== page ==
The Tiberti family provided start-up costs for new collecting project that is documenting the urban planning and physical construction of Southern Nevada.
Recognized as one of the region’s most successful developers, J.A. Tiberti left an indelible mark on Southern Nevada. From his early days working with the U.S. Corps of Engineers on the construction of what would become Nellis Air Force Base to the founding of the Tiberti Company, J.A. Tiberti and the Tiberti family have shaped much of the physical infrastructure of Las Vegas and Southern Nevada.
“The Tibertis were one of the earliest families involved in the construction of Las Vegas,” said Patricia Iannuzzi, dean of the UNLV University Libraries. “Multiple generations of the Tiberti family have followed in the footsteps of J.A. Tiberti, developing and constructing the backbone of the city with projects that define community, such as schools, churches, medical facilities, neighborhoods, parks, homes, and businesses.”
A new project launched by the UNLV University Libraries Special Collections, Building Las Vegas, is documenting the story of the many people, like the Tiberti family, who have had a hand in planning and constructing this region.
“The Tiberti Family Foundation has generously provided start-up funding so that we could launch this project,” said Iannuzzi. “A vital part of documenting our community includes collecting evidence about the region’s built environment, its architecture and design, the structures and materials, and its patterns of growth and development. Building Las Vegas gives us the opportunity to collect and preserve this history for future generations.”
Renaldo and Debra Tiberti hosted a kick-off event for members of the builder’s community at their home to introduce the project. Joe Kennedy and Jennifer Lewis, both members of the University Libraries Advisory Board, were instrumental in planning the project and continue to support the work of the UNLV University Libraries.
Under the direction of Stefani Evans, project coordinator, and Claytee White, director of the Oral History Research Center, UNLV University Libraries has begun collecting oral histories from the architects, urban planners, builders, developers, contractors, interior designers, environmental activists, civil engineers, and others who played significant roles in shaping our region’s built environment.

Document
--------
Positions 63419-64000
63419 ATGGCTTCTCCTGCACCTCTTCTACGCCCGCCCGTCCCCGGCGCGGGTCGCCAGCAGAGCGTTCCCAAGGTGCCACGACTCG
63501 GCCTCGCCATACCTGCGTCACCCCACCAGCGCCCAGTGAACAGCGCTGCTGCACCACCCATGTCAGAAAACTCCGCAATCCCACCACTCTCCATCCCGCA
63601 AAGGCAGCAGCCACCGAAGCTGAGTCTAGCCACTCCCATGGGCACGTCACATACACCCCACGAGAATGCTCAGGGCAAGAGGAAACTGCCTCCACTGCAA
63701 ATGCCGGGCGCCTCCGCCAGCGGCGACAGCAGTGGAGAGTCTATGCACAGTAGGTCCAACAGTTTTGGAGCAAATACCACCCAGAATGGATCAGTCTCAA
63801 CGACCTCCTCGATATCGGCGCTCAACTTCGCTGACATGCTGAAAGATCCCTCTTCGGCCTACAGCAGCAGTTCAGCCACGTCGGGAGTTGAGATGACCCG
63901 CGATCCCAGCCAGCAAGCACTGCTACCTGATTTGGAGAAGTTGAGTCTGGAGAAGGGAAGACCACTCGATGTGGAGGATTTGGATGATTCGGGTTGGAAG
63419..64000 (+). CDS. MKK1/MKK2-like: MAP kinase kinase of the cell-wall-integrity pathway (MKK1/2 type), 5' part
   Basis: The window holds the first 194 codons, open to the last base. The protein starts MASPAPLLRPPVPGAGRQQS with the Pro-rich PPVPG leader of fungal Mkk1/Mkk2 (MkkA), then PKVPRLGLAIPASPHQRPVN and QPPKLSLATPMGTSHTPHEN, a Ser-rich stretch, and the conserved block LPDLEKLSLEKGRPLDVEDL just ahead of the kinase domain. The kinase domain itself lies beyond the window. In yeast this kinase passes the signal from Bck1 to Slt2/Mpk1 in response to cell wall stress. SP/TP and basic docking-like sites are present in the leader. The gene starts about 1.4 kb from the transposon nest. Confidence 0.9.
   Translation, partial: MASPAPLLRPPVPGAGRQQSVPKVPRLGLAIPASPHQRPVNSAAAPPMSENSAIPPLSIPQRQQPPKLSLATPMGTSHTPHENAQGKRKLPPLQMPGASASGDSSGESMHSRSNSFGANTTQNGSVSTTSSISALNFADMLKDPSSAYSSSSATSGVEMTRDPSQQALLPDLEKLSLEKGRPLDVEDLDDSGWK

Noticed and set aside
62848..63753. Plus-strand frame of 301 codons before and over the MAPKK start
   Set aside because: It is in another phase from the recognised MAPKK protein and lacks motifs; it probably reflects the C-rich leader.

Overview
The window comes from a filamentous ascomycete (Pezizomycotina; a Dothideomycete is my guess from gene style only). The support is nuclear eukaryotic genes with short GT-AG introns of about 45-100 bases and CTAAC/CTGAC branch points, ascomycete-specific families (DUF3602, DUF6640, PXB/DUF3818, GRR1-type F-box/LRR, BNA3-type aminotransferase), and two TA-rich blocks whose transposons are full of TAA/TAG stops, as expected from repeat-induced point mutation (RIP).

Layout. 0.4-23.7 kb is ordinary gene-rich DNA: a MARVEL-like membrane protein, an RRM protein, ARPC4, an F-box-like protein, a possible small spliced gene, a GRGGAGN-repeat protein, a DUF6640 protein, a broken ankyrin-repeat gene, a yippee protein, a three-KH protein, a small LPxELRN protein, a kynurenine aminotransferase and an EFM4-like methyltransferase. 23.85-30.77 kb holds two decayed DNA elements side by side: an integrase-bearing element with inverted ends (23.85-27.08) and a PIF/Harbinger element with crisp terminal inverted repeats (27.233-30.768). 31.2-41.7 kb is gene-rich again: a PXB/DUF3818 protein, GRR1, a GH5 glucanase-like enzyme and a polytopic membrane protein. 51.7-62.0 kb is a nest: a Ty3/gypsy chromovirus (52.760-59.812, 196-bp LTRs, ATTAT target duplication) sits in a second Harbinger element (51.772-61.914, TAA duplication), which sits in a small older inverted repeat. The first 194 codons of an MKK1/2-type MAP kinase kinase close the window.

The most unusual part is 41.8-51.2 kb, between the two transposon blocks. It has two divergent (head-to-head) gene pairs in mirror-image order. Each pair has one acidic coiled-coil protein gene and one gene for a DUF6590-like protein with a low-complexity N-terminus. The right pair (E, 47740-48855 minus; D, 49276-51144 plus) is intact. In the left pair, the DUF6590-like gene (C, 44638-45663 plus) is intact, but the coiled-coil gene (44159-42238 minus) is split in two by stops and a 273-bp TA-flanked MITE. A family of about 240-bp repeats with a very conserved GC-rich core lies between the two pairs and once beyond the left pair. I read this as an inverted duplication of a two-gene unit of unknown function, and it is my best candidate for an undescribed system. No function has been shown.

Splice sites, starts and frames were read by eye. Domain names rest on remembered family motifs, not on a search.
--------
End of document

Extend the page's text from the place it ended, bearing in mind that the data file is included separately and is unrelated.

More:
“We have already collected more than 85 interviews in the initial phases of the project,” said Evans. “We have been able to talk to a variety of people who have influenced every aspect of the region, from Las Vegas Boulevard, North Las Vegas, and Paradise to Summerlin, Henderson, and even as far away as Pahrump. Each of the people interviewed has shared some unique insight into how and why the region was shaped this way.”
Special Collections has preserved over a century of historical materials about Las Vegas’s growth, beginning with documentation of the first plots, roads, pipes, and buildings in Las Vegas. collections, researchers will find materials about architecture, real estate and urban development, the environment, aerial photographs, street maps and subdivision plats, publications, and much more.
“Because Southern Nevada has experienced unprecedented growth in the past 30 years, and serves as a model for studying modern urban issues, we launched this initiative to focus our collecting efforts on finding and securing additional evidence about our region’s growth,” said Michelle Light, direction of UNLV University Libraries Special Collections. “We are looking for individuals to share their story about their impact on the urban landscape, and we are seeking donations of personal, organizational or corporate archives about development in Southern Nevada.”
For more information about Building Las Vegas or about doing an oral history, contact Evans at firstname.lastname@example.org or (702) 895-2222. To donate historical materials and archival collections, contact Peter Michel, Special Collections curator, at email@example.com or (702) 895-2243. To make a financial gift to support the Building Las Vegas, contact Laurel Lamb, assistant director of development, at firstname.lastname@example.org or (702) 895-2165.